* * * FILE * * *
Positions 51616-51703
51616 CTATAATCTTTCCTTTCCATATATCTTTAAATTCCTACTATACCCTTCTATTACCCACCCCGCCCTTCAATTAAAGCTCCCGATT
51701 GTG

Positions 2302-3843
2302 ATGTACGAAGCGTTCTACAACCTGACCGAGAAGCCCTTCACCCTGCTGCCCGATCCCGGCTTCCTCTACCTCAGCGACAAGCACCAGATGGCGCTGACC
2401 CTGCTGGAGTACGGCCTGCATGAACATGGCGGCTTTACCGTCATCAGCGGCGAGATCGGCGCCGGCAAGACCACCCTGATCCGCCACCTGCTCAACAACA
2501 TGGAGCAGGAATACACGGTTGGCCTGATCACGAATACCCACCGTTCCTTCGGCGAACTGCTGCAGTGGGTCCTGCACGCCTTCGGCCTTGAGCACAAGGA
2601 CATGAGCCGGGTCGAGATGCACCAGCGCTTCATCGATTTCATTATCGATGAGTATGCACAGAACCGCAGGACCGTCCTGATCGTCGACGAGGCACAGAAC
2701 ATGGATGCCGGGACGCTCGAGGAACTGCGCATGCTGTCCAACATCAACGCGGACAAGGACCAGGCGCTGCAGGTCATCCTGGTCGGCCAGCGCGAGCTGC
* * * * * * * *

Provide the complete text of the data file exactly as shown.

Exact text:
Positions 51616-51703
51616 CTATAATCTTTCCTTTCCATATATCTTTAAATTCCTACTATACCCTTCTATTACCCACCCCGCCCTTCAATTAAAGCTCCCGATT
51701 GTG

Positions 2302-3843
2302 ATGTACGAAGCGTTCTACAACCTGACCGAGAAGCCCTTCACCCTGCTGCCCGATCCCGGCTTCCTCTACCTCAGCGACAAGCACCAGATGGCGCTGACC
2401 CTGCTGGAGTACGGCCTGCATGAACATGGCGGCTTTACCGTCATCAGCGGCGAGATCGGCGCCGGCAAGACCACCCTGATCCGCCACCTGCTCAACAACA
2501 TGGAGCAGGAATACACGGTTGGCCTGATCACGAATACCCACCGTTCCTTCGGCGAACTGCTGCAGTGGGTCCTGCACGCCTTCGGCCTTGAGCACAAGGA
2601 CATGAGCCGGGTCGAGATGCACCAGCGCTTCATCGATTTCATTATCGATGAGTATGCACAGAACCGCAGGACCGTCCTGATCGTCGACGAGGCACAGAAC
2701 ATGGATGCCGGGACGCTCGAGGAACTGCGCATGCTGTCCAACATCAACGCGGACAAGGACCAGGCGCTGCAGGTCATCCTGGTCGGCCAGCGCGAGCTGC